Most often I see Christian girls engaging in emotional promiscuity without even realizing it, by not being careful in their relationships with the opposite sex. It might sound hard, but it really is important to be intentional about everything we think, do, or say. We have to remember that feelings and emotions can’t be trusted. No matter how much we may want to believe them, they are deceptive and will get us in trouble. We have the choice to live according to what is true or according to how we feel, because regardless of our circumstances that trigger our feelings, the choice of how we respond is up to us. 1 Thess. 5:22 says to “stay away from every kind of evil.” The Apostle Paul knew that if left unchecked our feelings can result in evil that affects us in every way – emotionally, spiritually, and physically. And in order to keep those things in check, imperative to put God first in all our relationships, by completely surrendering our desires to Him. We also have to be willing to take a time out, and tell our family/friends about our commitment to purity. Romans 12:2 says, “Don’t copy the behavior and customs of this word, but let God transform you into a new person by changing the way you think. Then you will learn to know God’s will for you, which is good and pleasing and perfect.”

Erin: Imagine you are talking to a girl from this blog. She loves the Lord.  She is committed to physical and emotional purity. But there is this amazing, Christian guy she can’t stop thinking about. Can you give her three practical ideas of things she can do to protect her heart?

Brienne: The bottom line comes down to our heart attitude. Are we focusing our energy and emotions on God or on a guy? It’s all too easy to get caught up in a fantasy rather than reality, which is why I believe that the key to escaping emotional entanglement is to cultivate a heart that is completely focused on God. Remember, true purity is more than just a word: it’s a commitment, a promise and a choice to guard your heart and body in everything you think, say, or do.  Proverbs 4:23 tells us to guard our hearts above all else, “for it determines the course of your life.” Something that is much easier said than done, but the secret for doing so is found in Philippians 4:6-8, which says: “Don’t worry about anything; instead, pray about everything. Tell God what you need, and thank him for all he has done. Then you will experience God’s peace, which exceeds anything we can understand. His peace will guard your hearts and minds as you live in Christ Jesus. And now, dear brothers and sisters, one final thing. Fix your thoughts on what is true, and honorable, and right, and pure, and lovely, and admirable. Think about things that are excellent and worthy of praise.” Personally, I wholeheartedly believe that if we would follow the simple instructions laid out in these verses, we would never have to experience the pain of emotional entanglements.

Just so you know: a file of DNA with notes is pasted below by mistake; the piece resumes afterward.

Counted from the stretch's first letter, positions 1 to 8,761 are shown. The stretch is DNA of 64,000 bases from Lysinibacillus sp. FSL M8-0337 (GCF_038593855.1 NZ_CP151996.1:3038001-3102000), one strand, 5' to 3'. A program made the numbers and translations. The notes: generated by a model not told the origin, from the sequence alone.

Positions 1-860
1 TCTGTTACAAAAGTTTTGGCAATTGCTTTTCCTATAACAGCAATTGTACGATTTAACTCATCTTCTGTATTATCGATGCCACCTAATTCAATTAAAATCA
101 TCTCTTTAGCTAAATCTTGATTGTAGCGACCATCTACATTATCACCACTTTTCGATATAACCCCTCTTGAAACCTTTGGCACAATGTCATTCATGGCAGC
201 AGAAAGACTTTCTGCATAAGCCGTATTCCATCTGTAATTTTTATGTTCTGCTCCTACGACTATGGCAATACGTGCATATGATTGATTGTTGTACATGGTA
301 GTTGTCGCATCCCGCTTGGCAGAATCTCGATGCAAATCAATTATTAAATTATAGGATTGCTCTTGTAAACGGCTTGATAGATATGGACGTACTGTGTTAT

Whew! That’s a lot to think about, right? We’ll pick up this conversation with Brienne tomorrow (here’s a sneak peak, among other things Brienne’s going to tell us her thoughts on the influence of media on emotional promiscuity).

In the meantime, I would love to hear from you.

What do you think of Brienne’s definitions of emotional dating and emotional promiscuity?

Looking back, can you think of a time when you were emotionally promiscuous based on these definitions?

What are the behaviors you see Christian girls engaging in most often that lead their hearts to be emotional compromised?

About Author

Erin Davis is an author, blogger, and speaker who loves to see women of all ages run to the deep well of God’s Word. She is the author of many books and Bible studies including: 7 Feasts, Connected, Beautiful Encounters, and the My Name Is Erin series. She serves on the ministry team of Revive Our Hearts. When she’s not writing, you can find Erin chasing chickens and children on her small farm in the Midwest.

HEY, GIRLS! We love hearing from you, but feel limited in the ways we can help. For one thing, we’re not trained counselors. If you’re seeking counsel, we encourage you to talk to your pastor or a godly woman in your life as they’ll know more details and can provide you with ongoing accountability and help. Also, the following comments do not necessarily reflect the views of Revive Our Hearts. We reserve the right to remove comments which might be unhelpful, unsuitable, or inappropriate. We may edit or remove your comment if it:

  • * Requests or gives personal information such as email address, address, or phone number.
  • * Attacks other readers.
  • * Uses vulgar or profane language.